Kvescio Week 6 Assignment

From OpenWetWare
Jump to navigationJump to search

Weekly Assignments

Class Journals


Purpose of this week's assignment was to go over research question, do our own research about the HIV virus in relation to Markham's study, and come up with our own conclusions based on data.

Research Question

Are the interim visits important to record and analyze the decline of CD4 T cells in order to accurately map the progression of HIV evolution?

Combined Methods/Results

Statistical Analysis of CD4 T cells count and sequenced data

  • Looked at the data from Markham et al. 1998 data table
  • Compared visits from each subject
  • Saw that each subject had a first and last visit, however, not all visits had been sequenced.
  • Chose the first visit from each subject and the Last Visit that was sequenced.
  • Example of how we put information on Excel:

  • Those subjects highlighted in pink were subjects who had future visits, however, had not been sequenced at those visits.

Graphed and calculated the slope in order to classify the subjects

  • Took data from first and last sequenced visits.
  • Put data on excel and created linear graphs.
  • Examples of graphs from subjects in different progressor categories:

  • Got Equation of graph and slope of each graph.
  • Compared the graphs of each subject, and their slopes.
  • Classified each subject into group of Non-Progressor, Moderate Progressor or Rapid Progressor.
  • Decided classification rules.
  • Subjects who's slopes were anywhere from -100 to -300 were classified as moderate progressors.
  • Subjects who's slopes were greater than -100 were classified as non-progressors.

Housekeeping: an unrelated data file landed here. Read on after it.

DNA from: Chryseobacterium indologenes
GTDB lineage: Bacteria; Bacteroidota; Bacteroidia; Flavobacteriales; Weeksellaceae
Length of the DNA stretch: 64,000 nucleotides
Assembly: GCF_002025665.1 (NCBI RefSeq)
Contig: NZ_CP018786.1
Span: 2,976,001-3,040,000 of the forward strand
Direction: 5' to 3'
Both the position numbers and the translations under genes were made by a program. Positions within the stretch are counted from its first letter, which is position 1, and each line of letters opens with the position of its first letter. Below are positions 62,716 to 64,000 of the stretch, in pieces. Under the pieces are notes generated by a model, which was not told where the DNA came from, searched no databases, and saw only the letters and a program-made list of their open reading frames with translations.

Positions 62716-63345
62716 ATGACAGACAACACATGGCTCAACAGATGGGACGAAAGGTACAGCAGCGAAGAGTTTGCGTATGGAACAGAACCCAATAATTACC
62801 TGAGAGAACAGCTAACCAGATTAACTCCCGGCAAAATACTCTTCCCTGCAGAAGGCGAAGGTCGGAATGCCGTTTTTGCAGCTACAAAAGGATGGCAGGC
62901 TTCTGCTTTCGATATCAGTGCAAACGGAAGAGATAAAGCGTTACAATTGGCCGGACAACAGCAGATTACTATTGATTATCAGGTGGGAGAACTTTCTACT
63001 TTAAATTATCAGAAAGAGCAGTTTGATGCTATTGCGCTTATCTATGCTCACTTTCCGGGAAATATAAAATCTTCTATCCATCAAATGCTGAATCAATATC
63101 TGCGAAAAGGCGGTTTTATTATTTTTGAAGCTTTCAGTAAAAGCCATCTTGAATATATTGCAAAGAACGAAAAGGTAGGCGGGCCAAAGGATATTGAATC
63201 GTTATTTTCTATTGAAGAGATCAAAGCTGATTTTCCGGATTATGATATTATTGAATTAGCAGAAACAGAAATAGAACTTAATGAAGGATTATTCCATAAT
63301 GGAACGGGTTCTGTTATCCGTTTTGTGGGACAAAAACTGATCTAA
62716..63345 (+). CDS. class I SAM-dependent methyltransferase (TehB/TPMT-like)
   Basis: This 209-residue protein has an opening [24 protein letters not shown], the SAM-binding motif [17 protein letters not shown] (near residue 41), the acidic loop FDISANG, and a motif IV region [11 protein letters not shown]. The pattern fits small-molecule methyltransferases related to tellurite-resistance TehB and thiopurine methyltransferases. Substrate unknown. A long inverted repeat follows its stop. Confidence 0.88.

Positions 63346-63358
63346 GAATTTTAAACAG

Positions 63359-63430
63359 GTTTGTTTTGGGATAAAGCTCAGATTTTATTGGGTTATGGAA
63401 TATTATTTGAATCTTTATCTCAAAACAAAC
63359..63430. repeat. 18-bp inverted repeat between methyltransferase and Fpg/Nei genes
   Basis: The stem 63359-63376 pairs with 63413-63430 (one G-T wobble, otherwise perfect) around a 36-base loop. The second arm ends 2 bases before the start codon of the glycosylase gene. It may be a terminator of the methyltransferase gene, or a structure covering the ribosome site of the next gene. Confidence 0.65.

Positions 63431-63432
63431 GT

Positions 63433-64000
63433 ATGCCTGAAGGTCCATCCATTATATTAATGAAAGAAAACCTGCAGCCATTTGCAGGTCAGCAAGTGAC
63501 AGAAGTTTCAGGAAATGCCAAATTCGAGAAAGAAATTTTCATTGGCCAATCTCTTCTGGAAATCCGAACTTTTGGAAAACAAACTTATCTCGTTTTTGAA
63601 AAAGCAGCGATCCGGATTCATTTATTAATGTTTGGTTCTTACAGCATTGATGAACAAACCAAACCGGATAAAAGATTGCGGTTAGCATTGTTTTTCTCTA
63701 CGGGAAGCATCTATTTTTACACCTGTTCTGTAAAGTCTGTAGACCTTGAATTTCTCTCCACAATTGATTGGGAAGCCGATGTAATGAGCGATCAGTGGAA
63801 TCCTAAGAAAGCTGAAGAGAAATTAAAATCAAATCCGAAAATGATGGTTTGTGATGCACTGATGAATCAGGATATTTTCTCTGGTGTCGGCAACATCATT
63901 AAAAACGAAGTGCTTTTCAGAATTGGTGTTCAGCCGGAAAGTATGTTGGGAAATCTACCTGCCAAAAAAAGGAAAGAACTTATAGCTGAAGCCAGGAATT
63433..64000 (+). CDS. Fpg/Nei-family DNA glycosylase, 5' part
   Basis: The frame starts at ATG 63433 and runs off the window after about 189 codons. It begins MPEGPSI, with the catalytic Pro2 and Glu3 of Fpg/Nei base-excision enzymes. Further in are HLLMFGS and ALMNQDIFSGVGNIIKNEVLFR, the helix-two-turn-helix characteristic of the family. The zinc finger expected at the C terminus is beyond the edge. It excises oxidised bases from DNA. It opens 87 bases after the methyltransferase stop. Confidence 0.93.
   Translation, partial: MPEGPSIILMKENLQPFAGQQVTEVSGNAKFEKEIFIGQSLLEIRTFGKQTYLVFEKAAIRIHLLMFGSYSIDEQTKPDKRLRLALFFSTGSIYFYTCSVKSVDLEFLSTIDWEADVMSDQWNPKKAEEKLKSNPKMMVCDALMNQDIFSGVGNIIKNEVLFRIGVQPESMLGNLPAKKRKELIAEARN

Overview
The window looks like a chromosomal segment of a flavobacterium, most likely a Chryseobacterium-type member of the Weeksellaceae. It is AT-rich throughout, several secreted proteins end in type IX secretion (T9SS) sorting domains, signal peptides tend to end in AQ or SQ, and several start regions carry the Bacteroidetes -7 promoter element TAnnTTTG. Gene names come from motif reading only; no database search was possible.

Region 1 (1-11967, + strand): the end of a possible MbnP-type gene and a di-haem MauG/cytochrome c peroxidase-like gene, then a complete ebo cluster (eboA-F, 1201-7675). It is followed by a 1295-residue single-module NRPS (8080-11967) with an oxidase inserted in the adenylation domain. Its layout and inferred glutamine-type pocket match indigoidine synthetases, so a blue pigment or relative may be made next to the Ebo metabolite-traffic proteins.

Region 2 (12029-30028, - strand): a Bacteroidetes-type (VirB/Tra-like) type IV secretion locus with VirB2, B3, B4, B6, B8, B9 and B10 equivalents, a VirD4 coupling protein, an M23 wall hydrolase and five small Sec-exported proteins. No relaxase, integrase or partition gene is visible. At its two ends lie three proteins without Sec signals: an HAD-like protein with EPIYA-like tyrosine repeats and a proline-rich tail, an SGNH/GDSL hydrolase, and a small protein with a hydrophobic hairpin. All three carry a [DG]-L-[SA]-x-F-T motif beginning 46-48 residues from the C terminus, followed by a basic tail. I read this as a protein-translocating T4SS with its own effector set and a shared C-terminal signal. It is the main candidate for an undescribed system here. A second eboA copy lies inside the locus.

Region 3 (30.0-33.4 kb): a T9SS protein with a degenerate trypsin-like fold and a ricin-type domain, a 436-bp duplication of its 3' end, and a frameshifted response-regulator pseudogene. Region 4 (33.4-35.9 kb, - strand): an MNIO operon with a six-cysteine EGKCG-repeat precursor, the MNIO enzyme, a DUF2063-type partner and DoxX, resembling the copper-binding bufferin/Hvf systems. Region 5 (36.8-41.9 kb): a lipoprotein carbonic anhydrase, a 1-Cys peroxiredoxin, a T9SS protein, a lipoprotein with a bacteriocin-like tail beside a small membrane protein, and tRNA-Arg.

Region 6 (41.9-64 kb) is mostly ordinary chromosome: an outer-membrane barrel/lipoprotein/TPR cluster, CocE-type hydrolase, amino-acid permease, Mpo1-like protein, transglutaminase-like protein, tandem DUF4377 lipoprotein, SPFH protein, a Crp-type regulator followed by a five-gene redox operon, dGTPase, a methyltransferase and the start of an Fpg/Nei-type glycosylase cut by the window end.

• Subjects who's slopes were less than -350 were classified as rapid Progressors.

Created phylogenetic trees for each subject

  • Created phylogenetic trees on Phylogeny.fr for each subject using clones of first and last visits.

Analysis of the change in CD4 T-Cell count from first visit to last visit in each of the progressor types.

Non Progressors Moderate Progressors Rapid Progressors

  • Classification of each subject based on their slope.
  • Slope from -100 to -300 were moderate progressors
  • Slope > -100 = non-progressors
  • Slope < -350 = rapid progressors

Compared and contrasted our classification with Markham’s

  • Our classification was the same as Markham's except for subjects 5, 6 and 7.
  • Markham classified subjects 5 6 and 7 each as moderate progressors.
  • We classified subjects 5 and 6 as non progressors and subject 7 as a rapid progressor.

Data and Files

Scientific Conclusion

CD4 T cell decline is directly proportional to the evolution of HIV. In this project, it was discovered that Non-Progressors favored absence of change, while maintaining stable CD4 T cell counts. Such was shown in the phylogenetic trees of Non-Progressors because they showed less divergence and diversity. Progressors favored against absence of change, revealing a relationship between mutation and decline in CD4 T cell counts. The phylogenetic trees of Moderate and Rapid Progressors showed increase in diversity and divergence. The exclusion of analysis of interim visits did not affect the results of overall CD4 T cell decline. Therefore, lack of studying the interim visits was not detrimental to experiment. However, the lack of sequencing in last visits of certain subjects made it difficult to get full analysis. For future research, it would be important to sequence the subjects at every visit, so that there is full data for each of them. It would also be beneficial to record when the subjects stopped participating in the study.


  • I copied directions and protocol from Week 6.
  • I worked with Lizzy Urbina and Sahil in class and outside of class to work on project and create presentation.
  • Copied and pasted nucleotide sequences for Part 1 from PubMed.
  • Made phylogenetic trees and sequence Clustal forms via Phylogeny.fr
  • Used data from Week 5 assignment page Nucleotide Sequence Data
  • Communicated with Kam Dahlquist about research question.
  • Except for what is noted above, this individual journal entry was completed by me and not copied from another source.

Kvescio (talk) 19:29, 26 February 2020 (PST)